What’s the Secret to Winning New Business? As part of our latest survey report release (RSW/US 2017 Thought Leader Survey Report), we’re focusing in on specific thought leaders and the insights unearthed from the agencies who took our survey, in order to answer the question.
Jody Sutter is the focus of this post and she was kind enough to provide us with a guest post on the secret to winning more new business. Thanks Jody!
Jody is the owner of The Sutter Company, a business development consultancy working with small agency CEOs to activate their natural talents for business development through programs that are easy to embrace and take the agency’s available resources into consideration.
You can reach her at firstname.lastname@example.org
Have you ever found yourself in a position of being forced to do something you felt you weren’t suited to do?
My life partner has a small 4-seater airplane. He learned how to fly years ago, but his pilot’s license expired before we met. I give myself some credit for encouraging him to get current again, which eventually resulted in his buying his little Piper Cherokee, in which we make occasional trips to Newport or Boston, or even an impromptu flight to Block Island for dinner on a summer evening.
He thought it would be a great idea for me to be a pilot too, and I didn’t disagree. How cool would that be to have two pilots in the family?
After my first flying lesson, the answer to that question was, “not cool at all.” I’m not afraid of flying – in fact I love being a passenger – but I was surprisingly petrified sitting in the pilot’s chair. I was overwhelmed by all the information a pilot is required to juggle and, what’s worse, I found it all pretty uninteresting.
Fear and boredom – not a good combination, especially for winning new business.
Some people feel the same when confronted with business development responsibilities at their agencies.
After years of trying to extol the virtues of a well-rounded business development program to the different agency leaders I’ve worked with, I finally realized that I was never going to get them to do something they didn’t like to do. Instead, the shortest, most efficient way to fill their pipelines was to build a program of tactics that fit well with their talents and internal resources.
In my experience, most ad agencies fit into one of these five categories:
This is a rare species. Most agencies are not filled with natural-born hunters, which is why they usually fail to sustain any sort of plan that entails outbound prospecting. Neither carrots nor sticks seem to make much of a difference with these teams. I’ve seen financial incentives and promises of career advancement fail in equal measure.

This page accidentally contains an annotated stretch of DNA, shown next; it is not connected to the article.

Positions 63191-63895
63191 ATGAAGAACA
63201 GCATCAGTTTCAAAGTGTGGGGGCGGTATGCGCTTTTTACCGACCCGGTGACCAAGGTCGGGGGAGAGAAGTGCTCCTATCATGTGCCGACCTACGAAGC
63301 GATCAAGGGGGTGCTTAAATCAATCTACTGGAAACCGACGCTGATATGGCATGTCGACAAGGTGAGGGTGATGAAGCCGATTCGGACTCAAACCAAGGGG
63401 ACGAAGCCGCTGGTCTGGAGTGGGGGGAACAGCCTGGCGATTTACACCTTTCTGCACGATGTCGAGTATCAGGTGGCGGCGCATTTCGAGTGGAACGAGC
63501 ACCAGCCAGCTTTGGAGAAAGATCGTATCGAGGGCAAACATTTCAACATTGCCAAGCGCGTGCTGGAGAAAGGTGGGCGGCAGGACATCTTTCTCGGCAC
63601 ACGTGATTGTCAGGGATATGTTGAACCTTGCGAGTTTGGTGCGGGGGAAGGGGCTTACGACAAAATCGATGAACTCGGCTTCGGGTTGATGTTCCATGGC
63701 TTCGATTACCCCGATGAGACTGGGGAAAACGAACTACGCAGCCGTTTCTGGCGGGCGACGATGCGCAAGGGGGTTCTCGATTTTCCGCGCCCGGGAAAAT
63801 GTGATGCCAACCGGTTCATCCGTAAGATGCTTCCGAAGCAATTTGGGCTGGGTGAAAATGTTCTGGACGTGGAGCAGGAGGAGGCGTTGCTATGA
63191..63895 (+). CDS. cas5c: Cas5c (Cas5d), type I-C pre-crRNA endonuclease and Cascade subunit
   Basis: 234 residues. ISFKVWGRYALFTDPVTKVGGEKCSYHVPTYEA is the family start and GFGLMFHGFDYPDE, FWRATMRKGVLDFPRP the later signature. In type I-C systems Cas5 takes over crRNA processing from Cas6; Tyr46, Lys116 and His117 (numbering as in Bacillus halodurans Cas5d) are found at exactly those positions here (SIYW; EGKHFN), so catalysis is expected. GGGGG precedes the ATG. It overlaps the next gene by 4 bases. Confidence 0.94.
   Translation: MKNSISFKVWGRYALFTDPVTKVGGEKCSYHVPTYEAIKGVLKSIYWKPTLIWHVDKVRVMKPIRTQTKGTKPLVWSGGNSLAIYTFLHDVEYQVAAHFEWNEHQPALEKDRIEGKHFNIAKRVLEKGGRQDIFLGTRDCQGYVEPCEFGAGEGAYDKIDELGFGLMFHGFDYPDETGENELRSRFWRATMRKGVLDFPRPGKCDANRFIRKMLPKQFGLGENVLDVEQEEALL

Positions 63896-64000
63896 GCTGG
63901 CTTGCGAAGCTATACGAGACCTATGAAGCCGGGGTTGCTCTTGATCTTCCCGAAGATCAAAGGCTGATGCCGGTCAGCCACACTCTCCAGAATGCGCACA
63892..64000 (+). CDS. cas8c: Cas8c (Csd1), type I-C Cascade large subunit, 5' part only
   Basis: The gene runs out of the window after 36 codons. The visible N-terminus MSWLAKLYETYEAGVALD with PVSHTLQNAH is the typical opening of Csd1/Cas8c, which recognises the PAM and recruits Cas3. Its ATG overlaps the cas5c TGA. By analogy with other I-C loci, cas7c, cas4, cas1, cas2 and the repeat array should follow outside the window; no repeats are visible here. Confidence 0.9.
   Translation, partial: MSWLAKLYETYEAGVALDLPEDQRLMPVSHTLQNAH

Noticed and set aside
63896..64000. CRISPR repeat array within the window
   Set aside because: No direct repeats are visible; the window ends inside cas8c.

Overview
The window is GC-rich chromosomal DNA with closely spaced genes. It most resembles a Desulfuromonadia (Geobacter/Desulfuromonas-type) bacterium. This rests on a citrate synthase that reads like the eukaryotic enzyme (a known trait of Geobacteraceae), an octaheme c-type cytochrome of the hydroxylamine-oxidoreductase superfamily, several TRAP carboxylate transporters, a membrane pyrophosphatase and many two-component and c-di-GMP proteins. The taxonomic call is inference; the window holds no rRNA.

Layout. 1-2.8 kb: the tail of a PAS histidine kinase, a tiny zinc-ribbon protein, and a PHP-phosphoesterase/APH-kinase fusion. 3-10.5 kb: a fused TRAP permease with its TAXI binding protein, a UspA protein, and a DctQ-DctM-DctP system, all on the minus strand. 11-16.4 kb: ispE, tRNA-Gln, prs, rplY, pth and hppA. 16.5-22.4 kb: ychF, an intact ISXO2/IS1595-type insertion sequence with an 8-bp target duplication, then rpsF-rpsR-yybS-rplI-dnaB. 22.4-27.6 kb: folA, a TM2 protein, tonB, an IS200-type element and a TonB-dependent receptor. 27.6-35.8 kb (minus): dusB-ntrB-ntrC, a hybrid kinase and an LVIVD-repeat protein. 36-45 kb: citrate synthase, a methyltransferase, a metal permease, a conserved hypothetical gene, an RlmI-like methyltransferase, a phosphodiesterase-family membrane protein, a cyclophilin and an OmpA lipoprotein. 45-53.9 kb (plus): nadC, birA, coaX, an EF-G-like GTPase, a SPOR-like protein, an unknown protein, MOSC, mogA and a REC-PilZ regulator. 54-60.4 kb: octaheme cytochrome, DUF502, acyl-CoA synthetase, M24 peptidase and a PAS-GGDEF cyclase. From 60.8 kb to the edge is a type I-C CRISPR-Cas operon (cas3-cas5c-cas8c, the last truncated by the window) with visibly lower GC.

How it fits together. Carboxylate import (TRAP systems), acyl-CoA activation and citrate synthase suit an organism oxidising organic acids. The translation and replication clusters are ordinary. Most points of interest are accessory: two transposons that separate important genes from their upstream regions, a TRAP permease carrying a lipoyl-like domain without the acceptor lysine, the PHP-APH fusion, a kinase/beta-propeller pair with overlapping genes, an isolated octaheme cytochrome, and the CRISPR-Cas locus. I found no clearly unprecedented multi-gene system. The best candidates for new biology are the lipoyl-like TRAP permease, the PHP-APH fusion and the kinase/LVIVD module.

For the few of you whom this does describe, put a prospecting plan in place and set your team loose. For the rest, stop trying to make your team do something that they’ll never feel comfortable doing and consider whether you fit into one of the other four categories.
If your agency is run by leaders with big personalities and big ideas, then give them outlets to express themselves. A great example of an agency that leverages a big personality is Vayner Media. Vayner’s success is due, in part, to founder Gary Vaynerchuk. (If you’ve never heard him give a keynote address, check out the one he did last fall at INBOUND). Vaynerchuk is the ultimate ambassador for the company that bears his name. He practices what his social media agency preaches, boasting more than a million followers on Twitter, and he’s even crossed over into mainstream media, like reality TV. Outbound prospecting may still be a component of Vayner Media’s new business strategy, but I’m willing to bet it’s the strength of Vaynerchuk’s personality that generates the most leads.
Small Team Wearing Multiple Hats
This describes a lot of the agencies I work with. They have it tough because their resources are already overtaxed. They dream big, which means they set aspirational goals (to do any less would seem limiting and pessimistic, right?).
My suggestion to agencies in this category: be honest about the one or two things that your leadership team can do both consistently and well. That may mean your plan is focused more on getting your people on the speaking circuit than it is getting them to embrace outbound prospecting – and that’s OK. Make a commitment to more achievable goals – it’ll let you build momentum you can sustain over time.
“It’s Your Job, Keep Us Out of It.”
If the Small Team has it tough, these guys have it tougher. This category is filled with agencies that are fortunate to have a dedicated new business resource. But, this poor person or team probably doesn’t have the capacity to meet the truckload of expectations put on them by the rest of the agency.
If this describes you, my best piece of advice is to start looking for a better job at a different agency. In the meantime, be honest about the one or two things that you can do consistently and well.
CEO = Chief Sales Officer
Many agencies are led by CEOs who are better than anyone else at their agency at closing business. There are a number of reasons for this but here’s a big one: the qualities that make them effective CEOs also make them effective salespeople.
The mistake some of these agencies make is trying to replicate that CEO’s special sauce in other people, especially when hiring a new business person. It’s never going to work when it comes to winning new business, so stop wasting your time trying. Instead, delegate as many other responsibilities that are reasonable to other executives so that the CEO can spend more time on growing the business. Tee up the ball so she can hit it well. Do what you need to keep her organized and on track.
Any of these sound like your agency? The secret to winning more new business for your agency is to first know yourself, your team and the agency culture you’ve cultivated.